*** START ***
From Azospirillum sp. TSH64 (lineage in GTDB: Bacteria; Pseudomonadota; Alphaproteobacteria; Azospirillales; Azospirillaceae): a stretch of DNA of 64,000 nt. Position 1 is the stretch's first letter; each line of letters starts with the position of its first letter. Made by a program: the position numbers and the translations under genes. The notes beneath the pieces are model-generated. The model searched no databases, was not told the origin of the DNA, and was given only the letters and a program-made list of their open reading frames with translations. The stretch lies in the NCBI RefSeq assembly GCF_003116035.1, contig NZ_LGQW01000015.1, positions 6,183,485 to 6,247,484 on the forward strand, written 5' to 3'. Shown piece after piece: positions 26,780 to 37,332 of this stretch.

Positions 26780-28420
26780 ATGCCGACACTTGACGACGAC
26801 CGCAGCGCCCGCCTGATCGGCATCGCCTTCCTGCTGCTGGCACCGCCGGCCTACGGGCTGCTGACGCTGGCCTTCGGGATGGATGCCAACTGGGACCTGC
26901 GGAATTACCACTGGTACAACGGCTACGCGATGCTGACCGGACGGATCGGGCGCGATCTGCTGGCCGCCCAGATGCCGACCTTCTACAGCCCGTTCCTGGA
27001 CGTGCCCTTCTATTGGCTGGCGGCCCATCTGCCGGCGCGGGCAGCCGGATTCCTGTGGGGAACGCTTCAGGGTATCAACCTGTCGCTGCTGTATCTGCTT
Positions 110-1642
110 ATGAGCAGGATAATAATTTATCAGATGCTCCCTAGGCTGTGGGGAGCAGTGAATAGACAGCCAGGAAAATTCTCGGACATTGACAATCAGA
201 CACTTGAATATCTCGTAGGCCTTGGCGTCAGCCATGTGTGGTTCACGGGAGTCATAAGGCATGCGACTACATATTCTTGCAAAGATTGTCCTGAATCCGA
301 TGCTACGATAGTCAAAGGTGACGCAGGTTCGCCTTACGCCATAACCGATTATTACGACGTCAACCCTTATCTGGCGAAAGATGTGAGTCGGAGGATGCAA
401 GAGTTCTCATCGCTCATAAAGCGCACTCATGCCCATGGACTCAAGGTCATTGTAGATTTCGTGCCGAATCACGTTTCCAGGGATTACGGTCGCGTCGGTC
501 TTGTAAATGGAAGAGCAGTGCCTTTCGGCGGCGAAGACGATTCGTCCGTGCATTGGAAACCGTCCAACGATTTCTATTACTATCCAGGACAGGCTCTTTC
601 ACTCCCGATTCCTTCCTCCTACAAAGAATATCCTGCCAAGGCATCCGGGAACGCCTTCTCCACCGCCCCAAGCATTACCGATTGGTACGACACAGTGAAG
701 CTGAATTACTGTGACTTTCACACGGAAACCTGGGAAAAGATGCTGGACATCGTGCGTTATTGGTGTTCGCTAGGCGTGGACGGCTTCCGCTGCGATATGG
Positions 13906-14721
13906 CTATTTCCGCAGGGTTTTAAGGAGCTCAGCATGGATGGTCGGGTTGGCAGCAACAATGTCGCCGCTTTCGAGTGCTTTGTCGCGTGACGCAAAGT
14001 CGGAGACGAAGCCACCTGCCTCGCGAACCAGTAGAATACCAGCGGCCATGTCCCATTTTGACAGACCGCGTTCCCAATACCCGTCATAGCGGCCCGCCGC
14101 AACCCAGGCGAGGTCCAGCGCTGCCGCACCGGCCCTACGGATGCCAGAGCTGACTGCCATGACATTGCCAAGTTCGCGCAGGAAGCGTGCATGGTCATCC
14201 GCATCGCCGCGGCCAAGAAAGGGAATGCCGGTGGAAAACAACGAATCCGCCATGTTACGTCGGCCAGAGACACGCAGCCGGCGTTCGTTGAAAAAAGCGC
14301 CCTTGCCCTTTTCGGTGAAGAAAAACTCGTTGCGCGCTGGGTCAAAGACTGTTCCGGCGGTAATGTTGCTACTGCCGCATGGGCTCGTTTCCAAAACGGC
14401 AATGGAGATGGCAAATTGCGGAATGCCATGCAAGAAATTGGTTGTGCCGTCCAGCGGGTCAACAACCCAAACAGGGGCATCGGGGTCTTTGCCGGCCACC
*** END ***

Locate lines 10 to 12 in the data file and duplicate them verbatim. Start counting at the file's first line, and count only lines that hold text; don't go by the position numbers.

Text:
301 TGCTACGATAGTCAAAGGTGACGCAGGTTCGCCTTACGCCATAACCGATTATTACGACGTCAACCCTTATCTGGCGAAAGATGTGAGTCGGAGGATGCAA
401 GAGTTCTCATCGCTCATAAAGCGCACTCATGCCCATGGACTCAAGGTCATTGTAGATTTCGTGCCGAATCACGTTTCCAGGGATTACGGTCGCGTCGGTC
501 TTGTAAATGGAAGAGCAGTGCCTTTCGGCGGCGAAGACGATTCGTCCGTGCATTGGAAACCGTCCAACGATTTCTATTACTATCCAGGACAGGCTCTTTC